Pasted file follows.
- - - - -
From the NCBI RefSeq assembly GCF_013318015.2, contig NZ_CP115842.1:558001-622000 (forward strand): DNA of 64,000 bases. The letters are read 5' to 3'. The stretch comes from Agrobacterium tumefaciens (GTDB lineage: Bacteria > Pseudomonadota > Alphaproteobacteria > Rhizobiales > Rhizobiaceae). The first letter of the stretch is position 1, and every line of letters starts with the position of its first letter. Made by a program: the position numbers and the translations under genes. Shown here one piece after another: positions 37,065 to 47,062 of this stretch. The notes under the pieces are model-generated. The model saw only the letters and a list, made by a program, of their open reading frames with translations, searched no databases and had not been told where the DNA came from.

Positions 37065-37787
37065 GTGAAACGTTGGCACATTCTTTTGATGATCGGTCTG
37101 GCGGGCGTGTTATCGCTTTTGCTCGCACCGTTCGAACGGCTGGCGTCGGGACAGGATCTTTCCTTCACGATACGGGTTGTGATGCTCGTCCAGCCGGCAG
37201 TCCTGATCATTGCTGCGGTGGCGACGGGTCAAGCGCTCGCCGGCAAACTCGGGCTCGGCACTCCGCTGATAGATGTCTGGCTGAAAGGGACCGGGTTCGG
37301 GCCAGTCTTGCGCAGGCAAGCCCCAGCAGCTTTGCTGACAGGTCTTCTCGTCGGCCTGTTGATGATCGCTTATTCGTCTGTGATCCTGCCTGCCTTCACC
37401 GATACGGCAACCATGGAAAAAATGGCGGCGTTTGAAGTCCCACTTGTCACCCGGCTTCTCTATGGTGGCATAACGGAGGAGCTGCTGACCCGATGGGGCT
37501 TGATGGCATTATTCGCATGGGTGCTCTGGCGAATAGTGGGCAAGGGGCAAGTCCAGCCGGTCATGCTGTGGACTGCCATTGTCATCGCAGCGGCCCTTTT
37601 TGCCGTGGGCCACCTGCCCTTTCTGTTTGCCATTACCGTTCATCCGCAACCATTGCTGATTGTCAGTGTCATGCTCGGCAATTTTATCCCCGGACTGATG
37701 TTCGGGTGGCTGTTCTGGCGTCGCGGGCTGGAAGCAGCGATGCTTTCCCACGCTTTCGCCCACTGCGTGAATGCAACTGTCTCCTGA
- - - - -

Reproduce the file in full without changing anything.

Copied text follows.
From the NCBI RefSeq assembly GCF_013318015.2, contig NZ_CP115842.1:558001-622000 (forward strand): DNA of 64,000 bases. The letters are read 5' to 3'. The stretch comes from Agrobacterium tumefaciens (GTDB lineage: Bacteria > Pseudomonadota > Alphaproteobacteria > Rhizobiales > Rhizobiaceae). The first letter of the stretch is position 1, and every line of letters starts with the position of its first letter. Made by a program: the position numbers and the translations under genes. Shown here one piece after another: positions 37,065 to 47,062 of this stretch. The notes under the pieces are model-generated. The model saw only the letters and a list, made by a program, of their open reading frames with translations, searched no databases and had not been told where the DNA came from.

Positions 37065-37787
37065 GTGAAACGTTGGCACATTCTTTTGATGATCGGTCTG
37101 GCGGGCGTGTTATCGCTTTTGCTCGCACCGTTCGAACGGCTGGCGTCGGGACAGGATCTTTCCTTCACGATACGGGTTGTGATGCTCGTCCAGCCGGCAG
37201 TCCTGATCATTGCTGCGGTGGCGACGGGTCAAGCGCTCGCCGGCAAACTCGGGCTCGGCACTCCGCTGATAGATGTCTGGCTGAAAGGGACCGGGTTCGG
37301 GCCAGTCTTGCGCAGGCAAGCCCCAGCAGCTTTGCTGACAGGTCTTCTCGTCGGCCTGTTGATGATCGCTTATTCGTCTGTGATCCTGCCTGCCTTCACC
37401 GATACGGCAACCATGGAAAAAATGGCGGCGTTTGAAGTCCCACTTGTCACCCGGCTTCTCTATGGTGGCATAACGGAGGAGCTGCTGACCCGATGGGGCT
37501 TGATGGCATTATTCGCATGGGTGCTCTGGCGAATAGTGGGCAAGGGGCAAGTCCAGCCGGTCATGCTGTGGACTGCCATTGTCATCGCAGCGGCCCTTTT
37601 TGCCGTGGGCCACCTGCCCTTTCTGTTTGCCATTACCGTTCATCCGCAACCATTGCTGATTGTCAGTGTCATGCTCGGCAATTTTATCCCCGGACTGATG
37701 TTCGGGTGGCTGTTCTGGCGTCGCGGGCTGGAAGCAGCGATGCTTTCCCACGCTTTCGCCCACTGCGTGAATGCAACTGTCTCCTGA